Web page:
The garbage cans are overflowing with destroyed material. Broken computer parts strewn on the floor. Diplomatic workers burning documents.
Videos and photos taken by several U.S. government contractors and posted to social media, and verified and analyzed by The New York Times, reveal chaos as Americans rushed to evacuate the U.S. embassy in Kabul early last week as the Taliban invaded the city.
The takeover and hasty departure of the United States marked a turning point, ending nearly 20 years of war. But few images emerged showing how staff inside the diplomatic complex quickly mobilized to leave – and leave as little as possible that could be of use to the Taliban.
One entrepreneur who filmed the events as they unfolded compared it to the fall of Saigon. The entrepreneur asked not to be identified for fear of losing his job. Many messages from subcontractors were subsequently deleted.
A weapon system intended to protect the U.S. Embassy from incoming rockets, artillery and mortars known as C-RAM is seen burning in one of the videos. Another contractor, who requested anonymity because he risked losing his security clearance for speaking to the media, said the equipment was destroyed so the Taliban could not use it.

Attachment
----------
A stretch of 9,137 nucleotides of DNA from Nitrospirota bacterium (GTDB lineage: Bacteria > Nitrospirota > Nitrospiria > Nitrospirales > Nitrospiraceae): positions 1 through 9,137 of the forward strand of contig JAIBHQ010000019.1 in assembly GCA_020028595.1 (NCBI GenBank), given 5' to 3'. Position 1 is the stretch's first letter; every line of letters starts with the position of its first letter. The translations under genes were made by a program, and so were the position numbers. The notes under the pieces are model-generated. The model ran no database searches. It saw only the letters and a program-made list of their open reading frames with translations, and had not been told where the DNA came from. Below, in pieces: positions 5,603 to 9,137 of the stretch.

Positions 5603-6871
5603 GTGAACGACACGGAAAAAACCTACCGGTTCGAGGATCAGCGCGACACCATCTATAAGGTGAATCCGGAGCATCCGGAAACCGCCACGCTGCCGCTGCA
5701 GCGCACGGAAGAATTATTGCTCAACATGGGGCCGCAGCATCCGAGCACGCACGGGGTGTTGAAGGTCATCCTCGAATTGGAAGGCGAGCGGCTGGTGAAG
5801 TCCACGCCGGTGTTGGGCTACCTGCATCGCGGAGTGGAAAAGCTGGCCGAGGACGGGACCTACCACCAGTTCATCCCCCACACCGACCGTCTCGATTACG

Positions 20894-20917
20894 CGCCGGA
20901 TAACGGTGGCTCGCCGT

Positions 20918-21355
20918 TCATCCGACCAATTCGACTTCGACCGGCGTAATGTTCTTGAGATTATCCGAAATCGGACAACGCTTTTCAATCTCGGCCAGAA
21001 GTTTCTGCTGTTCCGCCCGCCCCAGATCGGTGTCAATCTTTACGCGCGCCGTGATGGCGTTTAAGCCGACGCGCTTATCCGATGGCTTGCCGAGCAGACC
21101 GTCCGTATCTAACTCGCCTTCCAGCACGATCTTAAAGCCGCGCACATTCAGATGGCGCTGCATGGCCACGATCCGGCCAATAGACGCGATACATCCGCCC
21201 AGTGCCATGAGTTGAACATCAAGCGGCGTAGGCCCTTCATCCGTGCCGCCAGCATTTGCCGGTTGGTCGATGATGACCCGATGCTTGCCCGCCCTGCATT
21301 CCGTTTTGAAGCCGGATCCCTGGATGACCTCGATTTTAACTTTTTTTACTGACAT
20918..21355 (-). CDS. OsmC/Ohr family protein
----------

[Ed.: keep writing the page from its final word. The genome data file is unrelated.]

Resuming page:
Likewise, several armored vehicles were left in the embassy compound, which was verified by matching several videos of contractors with satellite images. The vehicles remained unusable, according to the contractor.
“Obviously, we don’t want to see weapons or systems fall into the hands of people who use them in a way that harms our interests or those of partners and allies,” John F. Kirby, spokesperson for the Pentagon, says Monday. “But I have no political solutions for you today on how we might or might solve this problem in the future.”
It is not known if Taliban fighters entered the embassy compound.